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New School Year Brings New Buildings for State College Students

by on August 26, 2019 8:00 PM

The start of a new school year on Monday also meant brand new school facilities for many State College Area students.

State College Area School District is putting the finishing touches on years-in-the-making projects for five schools: State High, the Delta Program, Corl Street Elementary, Radio Park Elementary and the new Spring Creek Elementary (pictured).

State High students already moved in to classrooms the new south building in January 2018, but renovations and additions have continued for other areas of the building since then as part of a six-year, $139 million project. That project also included construction of the new building on the north campus for the Delta Program, which moved from its longtime home in the Fairmount Building.

Corl Street and Radio Park elementary schools underwent renovations and new construction, while Houserville and Lemont elementary schools merged in the new Spring Creek Elementary at the Houserville site.

"There are a lot of preparations that go into opening a school year and this year there were even more moving parts with everything we have going on around our district," SCASD Superintendent Bob O'Donnell said Monday afternoon at Spring Creek Elementary. "The most exciting part of today is the change process going on within our schools, and that’s when teachers are meeting new students and developing their own classroom communities with those students."

O'Donnell said different aspects of each project were prioritized, but the most important objective was achieved: having students in their new digs on the first day of school.

Classroom at Spring Creek Elementary. Photo by Geoff Rushton

At State High, the second phase of work after the completion of the main building's four three-floor classroom "pods" included construction of a black box theater, music storage and rehearsal rooms, an auxiliary gym, a fitness center, a counseling office center and a central hallway linking the two main entrances. The library, which was completed last year but used for music storage, is now fully online. The auditorium is the last big piece of the project and is expected to be finished over the next month.

"We will see a lot of scurrying around our campuses inside our facilities to finish out some of the detailed work to close out all the projects," O'Donnell said.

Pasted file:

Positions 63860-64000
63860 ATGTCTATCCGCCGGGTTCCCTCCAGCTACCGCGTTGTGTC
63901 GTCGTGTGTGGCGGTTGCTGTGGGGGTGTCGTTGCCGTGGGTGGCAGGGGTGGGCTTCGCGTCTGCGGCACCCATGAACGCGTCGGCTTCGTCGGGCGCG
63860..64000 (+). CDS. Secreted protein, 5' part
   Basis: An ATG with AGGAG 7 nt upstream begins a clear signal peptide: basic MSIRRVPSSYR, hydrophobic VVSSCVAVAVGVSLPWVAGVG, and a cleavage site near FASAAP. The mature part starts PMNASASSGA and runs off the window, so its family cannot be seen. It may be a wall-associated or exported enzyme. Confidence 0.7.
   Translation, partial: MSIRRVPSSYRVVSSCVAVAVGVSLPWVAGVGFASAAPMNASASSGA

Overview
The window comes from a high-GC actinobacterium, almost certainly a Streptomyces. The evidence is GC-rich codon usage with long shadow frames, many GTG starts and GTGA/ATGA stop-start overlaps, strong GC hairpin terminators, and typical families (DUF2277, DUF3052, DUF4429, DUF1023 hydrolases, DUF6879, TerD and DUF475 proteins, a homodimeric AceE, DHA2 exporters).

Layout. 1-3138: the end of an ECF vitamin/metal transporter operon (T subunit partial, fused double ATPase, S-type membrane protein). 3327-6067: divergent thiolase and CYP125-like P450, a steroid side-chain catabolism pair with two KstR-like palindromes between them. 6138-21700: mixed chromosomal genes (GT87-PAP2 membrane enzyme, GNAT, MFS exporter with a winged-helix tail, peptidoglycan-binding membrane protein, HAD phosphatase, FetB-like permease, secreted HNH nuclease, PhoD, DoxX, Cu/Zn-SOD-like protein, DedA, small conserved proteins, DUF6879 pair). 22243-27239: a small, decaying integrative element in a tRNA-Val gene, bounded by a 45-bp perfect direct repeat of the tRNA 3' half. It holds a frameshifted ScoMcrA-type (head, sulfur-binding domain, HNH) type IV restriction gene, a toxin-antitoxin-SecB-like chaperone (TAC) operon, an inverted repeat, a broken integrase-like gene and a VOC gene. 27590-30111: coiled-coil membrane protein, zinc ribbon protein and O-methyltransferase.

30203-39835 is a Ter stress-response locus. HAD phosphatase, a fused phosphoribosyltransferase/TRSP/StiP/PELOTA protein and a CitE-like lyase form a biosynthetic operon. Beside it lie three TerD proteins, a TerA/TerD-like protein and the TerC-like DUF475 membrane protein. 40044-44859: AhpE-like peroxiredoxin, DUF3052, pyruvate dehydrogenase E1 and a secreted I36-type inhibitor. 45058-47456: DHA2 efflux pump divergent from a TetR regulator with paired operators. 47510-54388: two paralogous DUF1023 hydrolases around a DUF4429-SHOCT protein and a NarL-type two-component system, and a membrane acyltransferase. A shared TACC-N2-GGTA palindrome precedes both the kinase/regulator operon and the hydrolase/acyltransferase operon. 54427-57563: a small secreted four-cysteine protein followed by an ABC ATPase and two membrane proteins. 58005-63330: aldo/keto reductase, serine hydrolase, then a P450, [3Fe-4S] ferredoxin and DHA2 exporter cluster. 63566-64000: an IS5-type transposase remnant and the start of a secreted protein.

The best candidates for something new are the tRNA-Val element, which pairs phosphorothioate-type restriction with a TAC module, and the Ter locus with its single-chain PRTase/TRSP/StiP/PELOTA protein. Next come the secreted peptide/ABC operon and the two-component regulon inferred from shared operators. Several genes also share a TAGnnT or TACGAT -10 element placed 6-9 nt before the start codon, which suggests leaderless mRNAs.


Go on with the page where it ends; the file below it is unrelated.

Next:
Another key addition at the south campus is the completed bus port behind the building, which allows for a more efficient drop-off and pick-up. O'Donnell said the design of the road system and the school building itself have "really improved the daily lives of kids to get to school on time but also where they need to go in a timely manner."

The public will be invited to a grand opening event for the high school on Oct. 12.


Across Westerly Parkway from the high school is the new building for the Delta Program, which had been downtown in the Fairmount Building since 1981. Delta, according to its program description, is "a democratic school of choice" with the goal of being "a strong community that provides a safe, nurturing environment," and focuses "on a shared leadership model among parents, students, and faculty."

That mission is reflected in the new building's design, O'Donnell said, with classroom areas surrounding a large community space.

"The Delta facility it was designed with their school community in mind and their voice is all over the footprint of the facility," O'Donnell said. "The center of the classrooms is a community space where their all-school meetings happen. It really is designed around the school community to share thinking, solve problems, create new norms in which they want to work together. It really is a place for student and faculty voices to come together as a school community."

The central space in the Delta building will be completed in September.

SCASD's Helping Elementary At-Risk To Succeed (HEARTS) program and Reclaiming Individual Talent (RIT) program currently are still located in the Fairmount Building. The RIT program is expected to move to a yet-to-be-finished space in the renovated remaining portion of the old north building once completed, and the HEARTS program's location is still to be determined from among several possibilities.

O'Donnell said the district has not begun any formal planning for what it will do with the Fairmount Building once everything is finished.